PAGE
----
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Lucio Fontana (19 February 1899 – 7 September 1968) was a painter
and sculptor born in Rosario, province of Santa Fe, Argentina, the son
of an Italian father and an Argentine mother. He was mostly known as
the founder of Spatialism.
Fontana spent the first years of his life in Italy and came back to
Argentina in 1905, where he stayed until 1922, working as a sculptor
along with his father and then on his own.
In 1928 he returned to Italy, and there he presented his first
exhibition in 1930, organized by the Milano art gallery Il Milione.
During the following decade he journeyed Italy and France, working
with abstract and expressionist painters.
In 1940 he returned to Argentina. In Buenos Aires (1946) he founded
the Altamira academy together with some of his students, and made
public the White Manifesto, where he states that "Matter, colour and
sound in motion are the phenomena whose simultaneous development makes
up the new art". Back in Milano in 1947, he supported, along with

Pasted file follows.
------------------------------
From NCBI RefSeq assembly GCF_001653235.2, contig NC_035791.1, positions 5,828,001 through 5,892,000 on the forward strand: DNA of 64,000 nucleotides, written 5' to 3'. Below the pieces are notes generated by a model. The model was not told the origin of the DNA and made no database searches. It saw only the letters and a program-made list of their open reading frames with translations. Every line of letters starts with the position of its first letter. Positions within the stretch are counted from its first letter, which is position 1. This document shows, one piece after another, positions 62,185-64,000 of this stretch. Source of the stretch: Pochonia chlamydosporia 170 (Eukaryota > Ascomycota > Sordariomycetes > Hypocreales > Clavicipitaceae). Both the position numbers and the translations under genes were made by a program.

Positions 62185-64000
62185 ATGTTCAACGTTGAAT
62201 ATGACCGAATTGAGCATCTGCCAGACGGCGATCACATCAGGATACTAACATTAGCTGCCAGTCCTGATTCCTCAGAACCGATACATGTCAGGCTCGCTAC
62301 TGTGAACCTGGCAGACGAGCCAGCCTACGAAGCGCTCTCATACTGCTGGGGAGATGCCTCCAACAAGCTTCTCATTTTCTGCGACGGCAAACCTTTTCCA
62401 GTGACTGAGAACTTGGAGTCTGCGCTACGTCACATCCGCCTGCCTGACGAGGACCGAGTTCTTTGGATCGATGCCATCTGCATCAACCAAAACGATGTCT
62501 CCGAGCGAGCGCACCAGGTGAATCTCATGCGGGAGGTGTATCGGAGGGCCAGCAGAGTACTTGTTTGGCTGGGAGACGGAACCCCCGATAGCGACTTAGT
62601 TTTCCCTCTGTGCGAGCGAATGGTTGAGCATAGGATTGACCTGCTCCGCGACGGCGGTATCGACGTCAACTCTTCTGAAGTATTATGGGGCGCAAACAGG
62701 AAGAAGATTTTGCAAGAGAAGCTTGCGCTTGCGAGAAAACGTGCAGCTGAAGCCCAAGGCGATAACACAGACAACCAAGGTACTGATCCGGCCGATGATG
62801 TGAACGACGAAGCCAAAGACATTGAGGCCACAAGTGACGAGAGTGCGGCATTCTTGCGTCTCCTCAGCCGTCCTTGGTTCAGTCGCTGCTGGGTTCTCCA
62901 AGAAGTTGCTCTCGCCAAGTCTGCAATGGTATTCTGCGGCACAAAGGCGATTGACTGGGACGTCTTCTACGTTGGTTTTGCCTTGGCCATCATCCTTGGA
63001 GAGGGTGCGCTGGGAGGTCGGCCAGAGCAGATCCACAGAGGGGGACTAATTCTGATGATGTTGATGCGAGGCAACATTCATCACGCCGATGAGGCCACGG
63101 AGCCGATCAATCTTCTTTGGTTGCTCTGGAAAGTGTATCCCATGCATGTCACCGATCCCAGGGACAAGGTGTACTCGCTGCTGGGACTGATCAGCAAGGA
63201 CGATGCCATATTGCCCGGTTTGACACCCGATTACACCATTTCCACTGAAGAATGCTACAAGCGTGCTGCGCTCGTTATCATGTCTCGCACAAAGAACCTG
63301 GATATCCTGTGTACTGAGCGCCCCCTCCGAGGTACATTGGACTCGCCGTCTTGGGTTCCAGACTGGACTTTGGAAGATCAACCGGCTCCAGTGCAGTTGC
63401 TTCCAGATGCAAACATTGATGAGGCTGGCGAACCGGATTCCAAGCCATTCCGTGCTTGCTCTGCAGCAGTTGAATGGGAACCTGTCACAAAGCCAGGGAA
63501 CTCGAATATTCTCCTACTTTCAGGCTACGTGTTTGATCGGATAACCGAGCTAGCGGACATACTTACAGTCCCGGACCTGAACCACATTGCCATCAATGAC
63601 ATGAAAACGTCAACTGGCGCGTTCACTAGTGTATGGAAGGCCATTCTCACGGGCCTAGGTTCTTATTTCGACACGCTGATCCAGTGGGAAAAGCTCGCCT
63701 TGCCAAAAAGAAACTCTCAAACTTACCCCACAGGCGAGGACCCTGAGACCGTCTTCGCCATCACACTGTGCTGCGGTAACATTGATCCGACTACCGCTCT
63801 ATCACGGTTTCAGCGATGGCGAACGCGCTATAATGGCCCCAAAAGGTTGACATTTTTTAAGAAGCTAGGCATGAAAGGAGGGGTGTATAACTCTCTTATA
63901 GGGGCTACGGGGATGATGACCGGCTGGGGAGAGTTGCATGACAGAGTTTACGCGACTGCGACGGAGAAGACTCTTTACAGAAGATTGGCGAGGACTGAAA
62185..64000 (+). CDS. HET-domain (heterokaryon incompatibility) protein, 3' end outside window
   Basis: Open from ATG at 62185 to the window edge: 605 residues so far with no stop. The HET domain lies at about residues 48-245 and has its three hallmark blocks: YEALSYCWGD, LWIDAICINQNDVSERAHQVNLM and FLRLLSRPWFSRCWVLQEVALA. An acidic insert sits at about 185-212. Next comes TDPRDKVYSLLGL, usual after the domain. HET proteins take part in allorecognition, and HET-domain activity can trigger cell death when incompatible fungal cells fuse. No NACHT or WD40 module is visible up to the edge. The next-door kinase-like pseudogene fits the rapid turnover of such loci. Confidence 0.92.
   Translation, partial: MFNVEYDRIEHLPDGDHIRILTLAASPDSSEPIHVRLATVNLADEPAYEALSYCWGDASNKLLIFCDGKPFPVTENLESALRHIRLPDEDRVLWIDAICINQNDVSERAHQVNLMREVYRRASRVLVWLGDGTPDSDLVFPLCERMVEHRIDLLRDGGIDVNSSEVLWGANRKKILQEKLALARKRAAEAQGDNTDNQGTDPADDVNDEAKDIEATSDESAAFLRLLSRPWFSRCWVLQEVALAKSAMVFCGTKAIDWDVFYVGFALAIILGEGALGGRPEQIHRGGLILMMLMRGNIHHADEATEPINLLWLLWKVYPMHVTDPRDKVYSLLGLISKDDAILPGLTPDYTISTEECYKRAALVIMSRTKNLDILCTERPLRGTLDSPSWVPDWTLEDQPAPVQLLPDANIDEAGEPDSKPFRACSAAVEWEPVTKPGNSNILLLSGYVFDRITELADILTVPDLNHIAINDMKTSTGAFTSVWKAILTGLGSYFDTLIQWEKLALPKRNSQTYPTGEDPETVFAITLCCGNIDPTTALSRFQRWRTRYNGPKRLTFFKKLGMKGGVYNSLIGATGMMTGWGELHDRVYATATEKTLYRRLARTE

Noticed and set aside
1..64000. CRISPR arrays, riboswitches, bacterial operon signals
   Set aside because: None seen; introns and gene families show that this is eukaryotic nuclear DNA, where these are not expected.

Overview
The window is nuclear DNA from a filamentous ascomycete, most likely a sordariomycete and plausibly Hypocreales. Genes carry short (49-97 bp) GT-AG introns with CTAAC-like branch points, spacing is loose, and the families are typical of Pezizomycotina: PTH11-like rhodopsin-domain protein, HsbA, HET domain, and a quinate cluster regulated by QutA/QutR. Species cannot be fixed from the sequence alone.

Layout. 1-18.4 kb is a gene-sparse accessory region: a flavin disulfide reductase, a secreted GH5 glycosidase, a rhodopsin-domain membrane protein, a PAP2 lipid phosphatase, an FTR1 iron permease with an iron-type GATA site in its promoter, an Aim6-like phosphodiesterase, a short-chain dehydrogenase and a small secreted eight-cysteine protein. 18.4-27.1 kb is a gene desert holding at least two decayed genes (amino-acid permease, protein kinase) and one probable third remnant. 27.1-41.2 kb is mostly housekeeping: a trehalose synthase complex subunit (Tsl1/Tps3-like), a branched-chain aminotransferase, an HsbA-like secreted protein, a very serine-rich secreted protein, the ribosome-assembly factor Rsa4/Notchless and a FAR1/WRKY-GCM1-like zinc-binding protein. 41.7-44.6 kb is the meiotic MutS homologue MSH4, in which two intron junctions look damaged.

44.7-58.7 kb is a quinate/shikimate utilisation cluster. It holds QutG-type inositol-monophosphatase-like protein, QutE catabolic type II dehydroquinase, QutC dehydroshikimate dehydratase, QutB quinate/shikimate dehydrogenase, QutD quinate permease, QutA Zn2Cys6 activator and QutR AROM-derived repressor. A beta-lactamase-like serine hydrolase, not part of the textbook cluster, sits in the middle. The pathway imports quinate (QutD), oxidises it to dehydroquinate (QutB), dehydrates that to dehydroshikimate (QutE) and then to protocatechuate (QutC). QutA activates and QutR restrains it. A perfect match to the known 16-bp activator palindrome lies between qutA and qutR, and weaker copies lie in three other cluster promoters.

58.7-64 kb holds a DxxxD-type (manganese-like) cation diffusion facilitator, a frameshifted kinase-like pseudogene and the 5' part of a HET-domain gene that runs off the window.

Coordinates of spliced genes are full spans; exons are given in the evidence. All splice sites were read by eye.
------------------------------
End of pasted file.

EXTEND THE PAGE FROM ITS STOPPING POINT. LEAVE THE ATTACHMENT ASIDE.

writers and philosophers, the first manifesto of spatialism (Spazialismo).
He also resumed his ceramics works in Albisola.
From 1958 on he started the so-called slash series, consisting in
holes or slashes on the painting surface, drawing a sign of what he
named "an art for the Space Age". In 1959 he exhibited cut-off
paintings with multiple combinable elements (he named the sets
quanta). He participated in the Bienal de São Paulo and in numerous
exhibitions in Europe (including London and Paris) and Asia, as well
as New York.
Shortly before his death he was present at the "Destruction Art,
Destroy to Create" demonstration at the Finch College Museum of New
York. Then he left his home in Milano and went to Comabbio (in the
province of Varese, Italy), his family's mother town, where he died in